Aaron and I spent a few days writing “No Easy Way,” which was a song inspired by the death of a childhood friend. It was very cathartic. I got to explore artistically in a way I’ve never been able to before. The energy in the room was beautiful. Everyone banded together to make something really great. I didn’t experience any airs that I’m sometimes used to seeing in my work as an actor, the focus was just on creating. Clark Baxtresser brought so much heart and soul with “Nothing Better.” Clark is another renaissance man, and I’m so grateful for what he brought as a writer, musician, and friend. The song is so insanely cool. Jonah Smith helped write “Shining Bright,” which to me is the spine of the project in more ways than one.
We first heard about ‘Confluence’ about 18 months ago when you launched the Kickstarter for making a solo album, which raised over $50,000 from fans. What has that experience been like?
DS: The record wouldn’t exist without the devotion of the Kickstarter backers, many of whom I got to know over the course of the past year. The process of crowd-funding is daunting, since you never really know what the response is going to be. But harnessing all that support meant that we were able to make something that was uniquely ours.
I’ve contributed to multiple Kickstarter campaigns, and I always find it really fun to be a small part of a project’s success and evolution. One of the most beautiful moments of the past year was going through the list of backers, and seeing so many familiar names — people who I’ve known forever, and people who I’ve only gotten to know recently. It’s a wild feeling seeing that kind of support. I feel so insanely grateful. It’s indescribable to have that much love come your way, solely for the purposes of making art.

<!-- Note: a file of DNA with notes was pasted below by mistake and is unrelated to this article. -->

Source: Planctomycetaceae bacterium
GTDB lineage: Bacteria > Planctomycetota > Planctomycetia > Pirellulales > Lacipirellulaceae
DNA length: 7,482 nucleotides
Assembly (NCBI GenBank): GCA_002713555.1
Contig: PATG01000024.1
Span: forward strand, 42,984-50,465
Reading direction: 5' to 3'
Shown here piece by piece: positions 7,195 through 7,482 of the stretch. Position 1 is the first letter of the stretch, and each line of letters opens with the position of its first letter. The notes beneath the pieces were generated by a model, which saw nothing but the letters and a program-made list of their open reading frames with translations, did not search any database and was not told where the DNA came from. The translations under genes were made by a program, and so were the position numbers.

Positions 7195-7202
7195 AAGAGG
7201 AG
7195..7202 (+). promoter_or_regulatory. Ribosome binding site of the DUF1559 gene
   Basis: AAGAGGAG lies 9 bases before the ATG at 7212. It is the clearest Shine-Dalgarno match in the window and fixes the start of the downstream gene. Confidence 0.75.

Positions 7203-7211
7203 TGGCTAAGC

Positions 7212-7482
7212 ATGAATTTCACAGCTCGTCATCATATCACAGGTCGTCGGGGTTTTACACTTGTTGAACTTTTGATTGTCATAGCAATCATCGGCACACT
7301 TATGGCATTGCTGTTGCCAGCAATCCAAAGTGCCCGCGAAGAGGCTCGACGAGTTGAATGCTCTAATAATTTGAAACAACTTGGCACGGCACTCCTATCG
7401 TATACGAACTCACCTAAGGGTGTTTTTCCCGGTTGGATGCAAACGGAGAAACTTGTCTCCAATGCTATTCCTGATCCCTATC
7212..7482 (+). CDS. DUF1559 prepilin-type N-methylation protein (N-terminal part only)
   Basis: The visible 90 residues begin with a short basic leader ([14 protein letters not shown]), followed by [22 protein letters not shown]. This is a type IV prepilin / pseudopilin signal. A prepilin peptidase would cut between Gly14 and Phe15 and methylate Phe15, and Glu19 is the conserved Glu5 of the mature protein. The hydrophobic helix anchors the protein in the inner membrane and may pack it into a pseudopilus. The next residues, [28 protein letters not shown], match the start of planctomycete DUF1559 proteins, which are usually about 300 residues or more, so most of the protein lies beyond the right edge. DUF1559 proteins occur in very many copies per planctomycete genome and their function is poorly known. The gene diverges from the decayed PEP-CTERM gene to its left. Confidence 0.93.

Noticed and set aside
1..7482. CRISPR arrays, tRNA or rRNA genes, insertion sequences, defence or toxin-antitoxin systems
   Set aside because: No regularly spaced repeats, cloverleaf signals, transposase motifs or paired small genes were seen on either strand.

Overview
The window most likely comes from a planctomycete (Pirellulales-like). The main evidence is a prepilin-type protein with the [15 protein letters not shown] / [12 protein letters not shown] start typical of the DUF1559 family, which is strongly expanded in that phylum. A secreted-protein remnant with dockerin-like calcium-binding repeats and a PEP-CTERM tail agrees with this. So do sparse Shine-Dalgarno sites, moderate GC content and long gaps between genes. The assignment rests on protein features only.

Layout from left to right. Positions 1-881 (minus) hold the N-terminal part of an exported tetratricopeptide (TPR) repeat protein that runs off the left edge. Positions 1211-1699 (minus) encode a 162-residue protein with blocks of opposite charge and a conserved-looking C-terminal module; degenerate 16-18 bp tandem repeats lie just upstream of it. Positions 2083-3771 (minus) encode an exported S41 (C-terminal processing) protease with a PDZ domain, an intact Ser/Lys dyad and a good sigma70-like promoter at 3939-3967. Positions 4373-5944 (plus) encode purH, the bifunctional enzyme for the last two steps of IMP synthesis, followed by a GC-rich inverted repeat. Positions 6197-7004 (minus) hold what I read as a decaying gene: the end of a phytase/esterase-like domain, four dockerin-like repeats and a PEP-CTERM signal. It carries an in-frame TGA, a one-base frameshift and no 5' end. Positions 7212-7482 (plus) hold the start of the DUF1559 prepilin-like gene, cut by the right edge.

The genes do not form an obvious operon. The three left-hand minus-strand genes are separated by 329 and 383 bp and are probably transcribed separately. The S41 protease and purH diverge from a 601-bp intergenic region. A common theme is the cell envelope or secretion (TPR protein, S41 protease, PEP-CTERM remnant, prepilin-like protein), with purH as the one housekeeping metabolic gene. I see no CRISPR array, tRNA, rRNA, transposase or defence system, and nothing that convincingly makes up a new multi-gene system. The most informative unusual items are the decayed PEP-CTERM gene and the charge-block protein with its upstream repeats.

The album mostly has the pop/soul vibe that you initially stated was your aim, but it also has a lot of variety in terms of genre – everything from a little bit country to coffee-house acoustic to a sort of music hall knees-up round the piano tune… Did any particular track take you by surprise in terms of how it ended up turning out?
DS: I think “Nothing to Do Here But Live” was one of the most fun songs to watch evolve. I originally saw it as pretty mellow acoustic track that built and built, but Brian Mitchell’s piano and electrone playing gave it a suped up Paul McCartney feel. As soon as we found that energy, we kept wanting to explore it further. The process was very organic, so I felt fine allowing the genres that I was initially drawn to to shift slowly. I didn’t want to marry myself to one style, or one way of working.
On page 2: Hear about Dylan’s recording process and future tour plans, and we’ve got the exclusive first play of a new ‘Confluence’ song!